“We have four decades under our belt of widespread contraceptive use,” said Jennifer Fulwiler, a Catholic author and blogger who writes frequently on the topic. “Has this benefited women like it was supposed to? I think a lot of women are looking around and saying no, it has not.” Fulwiler had six children in eight years, despite a serious blood-clotting disorder exacerbated by pregnancy; in her most recent pregnancy she was hospitalized with a bilateral pulmonary embolism. She acknowledges with a laugh that “people look at me and I’m their worst nightmare,” but she believes in the church’s teaching and that its wisdom is self-evident in the light of what she views as a chaotic contemporary sexual culture.
Like many who question hormonal birth control, or contraception more generally, Fulwiler is a proponent of natural family planning, an advanced version of what was once called the rhythm method. Approved by the Catholic Church, it involves tracking ovulation signs and avoiding sex when fertility peaks during each cycle. The method was once easily mocked as unreliable, but times have changed. Today, fertility apps such as Glow and Kindara make tracking menstruation, body temperature and other ovulation signposts easier, and over-the-counter ovulation kits are affordable and available. Meanwhile, more information and social support than ever before is available online. “The technology has gotten much, much easier,” said Simcha Fisher, the Catholic author of “The Sinner’s Guide to Natural Family Planning.” “And it’s more culturally acceptable; it’s no longer seen as something only backwards sheep do because the pope tells them to.”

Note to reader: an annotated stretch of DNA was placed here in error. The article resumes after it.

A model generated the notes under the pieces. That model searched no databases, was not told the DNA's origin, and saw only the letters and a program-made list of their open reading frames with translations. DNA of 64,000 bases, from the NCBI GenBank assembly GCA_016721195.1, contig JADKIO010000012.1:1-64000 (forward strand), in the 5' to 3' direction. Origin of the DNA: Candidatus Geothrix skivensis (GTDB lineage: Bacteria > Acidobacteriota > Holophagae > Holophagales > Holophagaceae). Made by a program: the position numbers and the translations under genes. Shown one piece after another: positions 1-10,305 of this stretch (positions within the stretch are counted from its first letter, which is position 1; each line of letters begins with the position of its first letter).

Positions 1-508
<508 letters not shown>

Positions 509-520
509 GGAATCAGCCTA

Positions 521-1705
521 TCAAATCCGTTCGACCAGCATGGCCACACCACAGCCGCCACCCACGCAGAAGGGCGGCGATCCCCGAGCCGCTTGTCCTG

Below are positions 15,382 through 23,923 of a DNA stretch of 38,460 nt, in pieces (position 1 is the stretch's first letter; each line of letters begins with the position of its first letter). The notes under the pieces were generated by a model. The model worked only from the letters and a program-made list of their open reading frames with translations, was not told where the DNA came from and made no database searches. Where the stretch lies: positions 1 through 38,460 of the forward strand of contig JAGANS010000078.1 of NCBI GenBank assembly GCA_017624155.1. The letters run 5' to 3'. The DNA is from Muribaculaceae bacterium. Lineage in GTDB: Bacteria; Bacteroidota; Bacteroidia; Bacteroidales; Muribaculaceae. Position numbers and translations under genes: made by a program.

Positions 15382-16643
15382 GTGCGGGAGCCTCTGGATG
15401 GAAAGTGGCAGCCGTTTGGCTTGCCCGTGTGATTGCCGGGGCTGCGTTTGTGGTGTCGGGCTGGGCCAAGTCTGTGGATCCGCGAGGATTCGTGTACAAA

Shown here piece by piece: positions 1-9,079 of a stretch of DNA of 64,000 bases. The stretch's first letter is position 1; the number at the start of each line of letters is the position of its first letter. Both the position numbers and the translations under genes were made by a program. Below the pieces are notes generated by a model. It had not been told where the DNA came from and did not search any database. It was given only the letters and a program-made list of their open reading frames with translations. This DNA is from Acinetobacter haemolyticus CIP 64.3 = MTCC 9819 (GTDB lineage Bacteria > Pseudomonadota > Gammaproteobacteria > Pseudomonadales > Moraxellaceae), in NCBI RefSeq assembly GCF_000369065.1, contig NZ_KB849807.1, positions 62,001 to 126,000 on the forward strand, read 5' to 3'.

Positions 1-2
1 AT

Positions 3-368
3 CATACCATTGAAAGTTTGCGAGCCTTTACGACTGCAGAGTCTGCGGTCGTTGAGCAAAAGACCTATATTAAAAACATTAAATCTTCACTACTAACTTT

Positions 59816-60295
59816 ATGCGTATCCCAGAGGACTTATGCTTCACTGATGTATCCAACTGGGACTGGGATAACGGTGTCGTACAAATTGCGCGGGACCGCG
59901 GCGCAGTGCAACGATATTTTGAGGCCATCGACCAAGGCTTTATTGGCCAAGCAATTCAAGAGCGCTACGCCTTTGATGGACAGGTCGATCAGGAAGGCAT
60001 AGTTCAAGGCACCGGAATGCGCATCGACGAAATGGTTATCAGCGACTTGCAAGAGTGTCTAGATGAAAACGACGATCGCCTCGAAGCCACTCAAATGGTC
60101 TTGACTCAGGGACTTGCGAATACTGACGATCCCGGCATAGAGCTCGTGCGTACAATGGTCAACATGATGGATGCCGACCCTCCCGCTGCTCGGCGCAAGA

Matthew Schmitz, deputy editor at the Catholic-leaning magazine First Things, sees a connection between shifting attitudes toward birth control and a broader cultural suspicion of all things “unnatural.” “At one point people would have celebrated having a shirt made of polyester, but now you want 100 percent cotton,” he said. “It does connect in a real way to people’s deeper moral intuitions on things like the pill.”